Apart from my maternal grandfather, a loving and very broad-minded Christian  ‘remember, child: whatever our race, colour or creed we are all God’s children’ – nobody knew what went on in my head and heart throughout my entire childhood.

There is no such thing as one biography of a life.

 Your perspective changes with the passage of time and the way life’s inevitable challenges are dealt with. You rewrite your own history in your head all the time, mostly without realising it. For example, I never understood the full extent of elsewhere’s pull until my mid-life descent into and return from the Underworld, a period which lasted seven years – undoubtedly the most difficult and the richest time of my whole life. I feel in better relation now to that mysterious elsewhere than ever before.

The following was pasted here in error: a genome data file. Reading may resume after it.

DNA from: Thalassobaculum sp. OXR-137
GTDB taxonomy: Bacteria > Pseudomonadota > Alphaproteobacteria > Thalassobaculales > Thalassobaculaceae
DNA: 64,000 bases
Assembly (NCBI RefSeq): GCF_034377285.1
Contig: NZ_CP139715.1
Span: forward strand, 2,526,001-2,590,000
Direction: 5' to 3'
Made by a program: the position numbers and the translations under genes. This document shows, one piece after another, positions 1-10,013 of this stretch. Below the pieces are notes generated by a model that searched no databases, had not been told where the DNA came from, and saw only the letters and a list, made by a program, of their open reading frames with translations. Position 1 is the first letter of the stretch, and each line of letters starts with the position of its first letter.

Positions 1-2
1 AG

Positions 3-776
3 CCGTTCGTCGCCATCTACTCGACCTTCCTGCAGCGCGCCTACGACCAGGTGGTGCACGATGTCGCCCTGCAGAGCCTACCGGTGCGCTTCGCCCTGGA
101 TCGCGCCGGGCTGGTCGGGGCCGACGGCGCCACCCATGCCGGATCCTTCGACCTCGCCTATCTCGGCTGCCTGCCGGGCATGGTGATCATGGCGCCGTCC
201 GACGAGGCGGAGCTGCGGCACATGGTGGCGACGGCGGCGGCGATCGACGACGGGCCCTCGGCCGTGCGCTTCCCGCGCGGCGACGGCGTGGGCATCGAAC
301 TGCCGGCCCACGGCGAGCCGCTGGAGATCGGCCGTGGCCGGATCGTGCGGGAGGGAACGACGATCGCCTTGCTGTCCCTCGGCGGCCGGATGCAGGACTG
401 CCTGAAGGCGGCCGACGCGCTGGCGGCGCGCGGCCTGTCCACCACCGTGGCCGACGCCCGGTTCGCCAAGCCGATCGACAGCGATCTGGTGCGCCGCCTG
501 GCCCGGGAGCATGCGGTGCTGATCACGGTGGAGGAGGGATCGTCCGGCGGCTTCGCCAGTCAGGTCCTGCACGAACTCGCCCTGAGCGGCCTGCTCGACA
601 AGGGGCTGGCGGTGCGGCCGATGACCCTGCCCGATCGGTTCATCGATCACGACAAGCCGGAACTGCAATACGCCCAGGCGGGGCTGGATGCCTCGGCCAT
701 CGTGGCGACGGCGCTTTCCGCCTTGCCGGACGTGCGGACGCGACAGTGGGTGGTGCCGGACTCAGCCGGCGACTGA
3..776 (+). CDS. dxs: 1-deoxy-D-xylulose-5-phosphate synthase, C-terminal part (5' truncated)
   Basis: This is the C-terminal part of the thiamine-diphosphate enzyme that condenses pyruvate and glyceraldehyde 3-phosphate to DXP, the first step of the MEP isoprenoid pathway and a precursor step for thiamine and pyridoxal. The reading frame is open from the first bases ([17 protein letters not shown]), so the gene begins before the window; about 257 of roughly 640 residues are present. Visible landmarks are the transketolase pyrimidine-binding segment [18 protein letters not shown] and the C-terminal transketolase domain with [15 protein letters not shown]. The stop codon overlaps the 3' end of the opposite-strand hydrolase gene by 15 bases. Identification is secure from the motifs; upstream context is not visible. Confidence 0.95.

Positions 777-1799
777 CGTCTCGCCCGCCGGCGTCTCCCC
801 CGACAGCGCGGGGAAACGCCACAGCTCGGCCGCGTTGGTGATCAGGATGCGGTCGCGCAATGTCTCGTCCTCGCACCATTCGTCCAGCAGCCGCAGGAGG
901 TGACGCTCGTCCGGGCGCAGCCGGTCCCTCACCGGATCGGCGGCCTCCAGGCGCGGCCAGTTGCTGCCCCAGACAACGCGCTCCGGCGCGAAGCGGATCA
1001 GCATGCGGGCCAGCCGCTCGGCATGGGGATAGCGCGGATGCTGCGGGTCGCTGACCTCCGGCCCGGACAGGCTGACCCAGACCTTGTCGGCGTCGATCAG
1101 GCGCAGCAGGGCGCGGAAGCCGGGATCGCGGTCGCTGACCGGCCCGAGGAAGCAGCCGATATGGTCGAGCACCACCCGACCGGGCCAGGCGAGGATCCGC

To me, elsewhere is the vast wave of which everything – universe, cosmos, galaxies, planets, Earth, all life forms – is a droplet. We arise from elsewhereand that is where we return. Call it the quantum vacuum, the Zero Point Field, God, Buddha, Krishna, the Ground of our being, the Source, the One: the name we give it does not matter.

 I have also learned that elsewhere is not somewhere else. It is here, present, now, everywhere – always.

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(headline quote is from Eugene Ionesco:quoted in Philip Yancey’s “Reaching for the Invisible God” p25)

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400 words copyright Anne Whitaker 2013
Licensed under Creative Commons – for conditions see Home Page